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Author: reallyalldone Big funky green star, 20000 posts Old School Fool Add to my Favorite Fools Ignore this person (you won't see their posts anymore) Number: 5623 of 5741
Subject: Re: This doesn't make sense to me Date: 6/15/2012 12:14 PM
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It sounds like they're using a trust to be funded by the sale of their existing homes, to buy the replacement home, with the excess funds to be kept in trust for the maintenance of the home, and available for the support of the survivor. There's nothing mysterious or unfair about this; they're doing this for their mutual benefit, and want to make sure that the funds they committed to it will benefit both of them for their lifetimes.

Interesting because I actually read it as not so hot DIY estate planning ;)

There are two concerns I saw - it didn't say trust and there are issues for non-married couples that need to be specifically addressed. Tenants in common - yikes for the heir of the first deceased.

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Author: Wradical Big gold star, 5000 posts Old School Fool Add to my Favorite Fools Ignore this person (you won't see their posts anymore) Number: 5624 of 5741
Subject: Re: This doesn't make sense to me Date: 6/15/2012 12:31 PM
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(rad:)Interesting because I actually read it as not so hot DIY estate planning ;)

There are two concerns I saw - it didn't say trust and there are issues for non-married couples that need to be specifically addressed.


No, it didn't specifically say there was a trust, and maybe it's all still on the drawing board, so to speak, as it sounds from the OP like the home sales are pending.

But I scratched my head, trying to think what other device would do just what the OP described, and I thought that was probably the best way.

Tenants in common - yikes for the heir of the first deceased.

I agree.

Bill

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Author: JAFO31 Big gold star, 5000 posts Old School Fool Add to my Favorite Fools Ignore this person (you won't see their posts anymore) Number: 5625 of 5741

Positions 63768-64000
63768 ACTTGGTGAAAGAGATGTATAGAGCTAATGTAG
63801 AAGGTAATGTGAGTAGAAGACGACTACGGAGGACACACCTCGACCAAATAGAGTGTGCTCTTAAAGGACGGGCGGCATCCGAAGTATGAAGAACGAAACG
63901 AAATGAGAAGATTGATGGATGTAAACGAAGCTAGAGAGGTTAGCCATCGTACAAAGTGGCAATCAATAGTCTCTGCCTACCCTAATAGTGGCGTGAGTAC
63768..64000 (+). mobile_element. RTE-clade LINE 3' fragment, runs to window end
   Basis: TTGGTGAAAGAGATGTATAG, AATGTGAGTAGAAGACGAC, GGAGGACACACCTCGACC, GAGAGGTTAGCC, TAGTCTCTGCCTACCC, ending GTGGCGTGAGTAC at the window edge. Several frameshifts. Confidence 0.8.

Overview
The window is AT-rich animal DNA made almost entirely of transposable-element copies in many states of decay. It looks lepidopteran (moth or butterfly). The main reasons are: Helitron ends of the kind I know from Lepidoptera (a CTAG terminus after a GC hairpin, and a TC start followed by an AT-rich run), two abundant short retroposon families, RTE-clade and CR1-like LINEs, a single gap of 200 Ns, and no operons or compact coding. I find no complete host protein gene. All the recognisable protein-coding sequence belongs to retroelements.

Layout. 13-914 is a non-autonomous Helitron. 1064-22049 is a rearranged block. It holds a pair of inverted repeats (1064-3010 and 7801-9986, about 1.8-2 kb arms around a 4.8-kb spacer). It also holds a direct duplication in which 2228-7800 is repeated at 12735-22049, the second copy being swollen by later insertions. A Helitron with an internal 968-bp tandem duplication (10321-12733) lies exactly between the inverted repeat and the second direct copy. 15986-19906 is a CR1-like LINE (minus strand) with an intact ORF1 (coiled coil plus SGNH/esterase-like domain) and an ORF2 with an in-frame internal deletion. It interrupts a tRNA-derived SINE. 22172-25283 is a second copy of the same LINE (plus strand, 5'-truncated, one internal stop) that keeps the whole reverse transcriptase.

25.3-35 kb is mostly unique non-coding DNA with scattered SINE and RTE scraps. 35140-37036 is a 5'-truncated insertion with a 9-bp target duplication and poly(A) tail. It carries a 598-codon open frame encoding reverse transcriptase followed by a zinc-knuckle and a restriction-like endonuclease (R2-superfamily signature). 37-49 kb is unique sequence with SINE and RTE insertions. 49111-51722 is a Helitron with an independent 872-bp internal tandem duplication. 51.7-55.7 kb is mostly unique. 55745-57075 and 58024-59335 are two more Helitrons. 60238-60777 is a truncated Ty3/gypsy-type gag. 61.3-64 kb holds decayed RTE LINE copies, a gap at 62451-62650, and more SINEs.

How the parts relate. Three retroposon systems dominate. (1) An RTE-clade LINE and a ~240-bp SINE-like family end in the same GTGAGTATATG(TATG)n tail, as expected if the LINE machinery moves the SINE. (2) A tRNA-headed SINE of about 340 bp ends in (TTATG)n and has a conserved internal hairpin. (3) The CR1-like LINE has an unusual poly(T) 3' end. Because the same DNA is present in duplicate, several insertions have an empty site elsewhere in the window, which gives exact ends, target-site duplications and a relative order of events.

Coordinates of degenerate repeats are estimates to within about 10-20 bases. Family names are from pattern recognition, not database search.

Subject: Re: This doesn't make sense to me Date: 6/15/2012 12:52 PM
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Wradical:

(rad:) Interesting because I actually read it as not so hot DIY estate planning

There are two concerns I saw - it didn't say trust and there are issues for non-married couples that need to be specifically addressed.

"No, it didn't specifically say there was a trust, and maybe it's all still on the drawing board, so to speak, as it sounds from the OP like the home sales are pending.

But I scratched my head, trying to think what other device would do just what the OP described, and I thought that was probably the best way."


Several observations:

It is father's money and OP is not entitled to an inheritance, so OP's anxiety - "What doesn't make sense is that if my father dies I have to wait for a stranger to me (his girlfriend) to die before I receive what is my inheritance." seems misplaced to me. Father's girlfriend is not a stranger to father and father could choose to leave her the entire estate; or he could marry her, and then she would be OP's stepmother and not a stranger to OP (and fatehr could still leave her the entire estate).

Second, without reference to a trust, I also read DIY estate planning that likely leaves the blood relative(s) of the first to die, SOL.

Holding title as tenants in common probably does not accomplish father's and girlfriend's wishes either. The heir of the first to die could probably request partition and force a division of the cash and a sale of the property.

In addition, except for not getting married, this sounds to me like the text book resolution for a blended family situation, contrary to what OP first wrote.

Depending upon the monetary values we are discussing, there may be potential estate tax issues lurking because there is an unlimited marital deduction (generally speaking, assuming both spouses are US citizens), but girlfriend is not "wife" for purposes of the unlimited marital deduction.

Regards, JAFO
(concerned that OP may not be too happy with my response)

Disclaimer

Yes, I am a lawyer, BUT THIS IS NOT LEGAL ADVICE; it is only general information. NO CLIENT RELATIONSHIP IS INTENDED TO BE CREATED, NOR IS ANY SUCH RELATIONSHIP SO CREATED. FOR SPECIFIC LEGAL ADVICE YOU SHOULD TALK TO A LAWYER IN YOUR AREA.